Advertisement

Replication of Sugarscape Using MASON

  • Anthony Bigbee
  • Claudio Cioffi-Revilla
  • Sean Luke
Part of the Springer Series on Agent Based Social Systems book series (ABSS, volume 3)

Abstract

The purpose of this research was to replicate the Sugarscape model (Eptstein and Axtell 1996) and simulation outcomes as described in Growing Artificial Societies (GAS). Sugarscape is a classic agent-based model and contemporary simulation toolkits usually only have a very simple replication of a few core rules. There is scant evidence of significant replication of the rules and simulation outcomes; code supplied with Repast, Swarm, and NetLogo implement a minority of the rules in Sugarscape. In particular, the standard Repast distribution only implements Growback, Movement, and Replacement. Sugarscape implementations in these toolkits are clearly provided only as basic demonstrations of how wellknown social models might be implemented, rather than complete achievements of scientific replication.

Keywords

Cellular Automaton Cellular Automaton None None Pollution Diffusion Rule Sequence 
These keywords were added by machine and not by the authors. This process is experimental and the keywords may be updated as the learning algorithm improves.

Preview

Unable to display preview. Download preview PDF.

Unable to display preview. Download preview PDF.

References

  1. Bigbee A (2005) Replication of Sugarscape Using MASON. Unpublished master’s thesis, George Mason University, Fairfax, VA.Google Scholar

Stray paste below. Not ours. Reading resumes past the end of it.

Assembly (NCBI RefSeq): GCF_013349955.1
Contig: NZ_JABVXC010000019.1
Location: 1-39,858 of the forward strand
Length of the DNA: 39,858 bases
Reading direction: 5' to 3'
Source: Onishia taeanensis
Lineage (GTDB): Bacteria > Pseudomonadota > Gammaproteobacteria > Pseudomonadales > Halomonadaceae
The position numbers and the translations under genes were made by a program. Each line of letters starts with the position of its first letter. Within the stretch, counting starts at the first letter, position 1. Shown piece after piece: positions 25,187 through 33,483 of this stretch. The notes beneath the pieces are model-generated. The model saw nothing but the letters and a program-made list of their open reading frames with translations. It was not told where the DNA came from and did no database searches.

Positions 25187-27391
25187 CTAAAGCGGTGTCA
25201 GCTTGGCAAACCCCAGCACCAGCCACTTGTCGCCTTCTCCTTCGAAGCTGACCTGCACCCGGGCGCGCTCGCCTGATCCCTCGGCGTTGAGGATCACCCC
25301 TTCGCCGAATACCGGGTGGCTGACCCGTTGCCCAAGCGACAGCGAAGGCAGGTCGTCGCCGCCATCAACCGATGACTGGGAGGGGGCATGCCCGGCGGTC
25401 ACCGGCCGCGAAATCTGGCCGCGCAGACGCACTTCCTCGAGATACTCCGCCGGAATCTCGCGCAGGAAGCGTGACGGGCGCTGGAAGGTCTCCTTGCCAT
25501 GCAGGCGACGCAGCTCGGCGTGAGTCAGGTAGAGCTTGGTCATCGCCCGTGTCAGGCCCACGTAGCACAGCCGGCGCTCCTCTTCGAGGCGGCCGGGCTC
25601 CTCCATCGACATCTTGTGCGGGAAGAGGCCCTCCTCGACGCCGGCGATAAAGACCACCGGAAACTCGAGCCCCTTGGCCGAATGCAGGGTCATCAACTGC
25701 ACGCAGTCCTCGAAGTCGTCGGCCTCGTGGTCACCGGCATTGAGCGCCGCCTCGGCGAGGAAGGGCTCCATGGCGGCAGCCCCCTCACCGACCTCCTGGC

2. Densmore O (2005) Sugarscape. Retrieved April 1, 2005, from http://backspaces.net/Models/sugarscape.htmlGoogle Scholar
  3. Doran J (2000) Questions in the Methodology of Artificial Societies. In. Suleiman R, Troitzsch K, Gilbert N (eds), Tools and Techniques for Social Science Simulation.: Physica-Verlag, HeidelbergGoogle Scholar
  4. Epstein J, Axtell R (1996) Growing Artificial Societies: Social Science from the Bottom Up. Brookings Institution Press, Washington, D.C.Google Scholar
  5. Hegselmann, R, Flache A (1998, June) Understanding Complex Social Dynamics: A Plea for Cellular Automata Based Modeling. J Artificial Societies and Social Simulation 3, Retrieved August 1, 2004, from http://www.soc.surrey.ac.Uk/JASSS/l/3/l.htmlGoogle Scholar
  6. Huberman B, Hogg T (1988) The Behavior of Computational Ecologies. In B. Huberman (Ed.), The Ecology of Computation. Amsterdam: North-Holland.Google Scholar
  7. Kleiber C, Kotz S (2003) Statistical Size Distributions in Economics and Actuarial Sciences. Wiley, Hoboken, NJMATHGoogle Scholar
  8. Kliemt H (1996) Simulation and Rational Practice. In R. Hegselmann, U. Mueller (Eds.), Modelling and simulation in the social sciences from a philosophy of science point of view. Kluwer, DordrechtGoogle Scholar
  9. Luke S, Cioffi-Revilla C, Panait L, Sullivan K, Balan G (2005) MASON: A Multi-Agent Simulation Environment. Simulation 81: 517–527CrossRefGoogle Scholar
  10. Nowak A, Lewenstein M (1996) Modeling social change with cellular automata. In R. Hegselmann, U. Mueller (Eds.), Modelling and simulation in the social sciences from a philosophy of science point of view. Kluwer, DordrechtGoogle Scholar
  11. Wheeler D SLOCCount. Retrieved April 1, 2005, from http://www.dwheeler.com/sloccount/Google Scholar

Copyright information

© Springer 2007

Authors and Affiliations

  • Anthony Bigbee
    • 1
  • Claudio Cioffi-Revilla
    • 1
  • Sean Luke
    • 1
  1. 1.Center for Social Complexity and Evolutionary Computation LaboratoryGeorge Mason UniversityFairfaxUSA

Personalised recommendations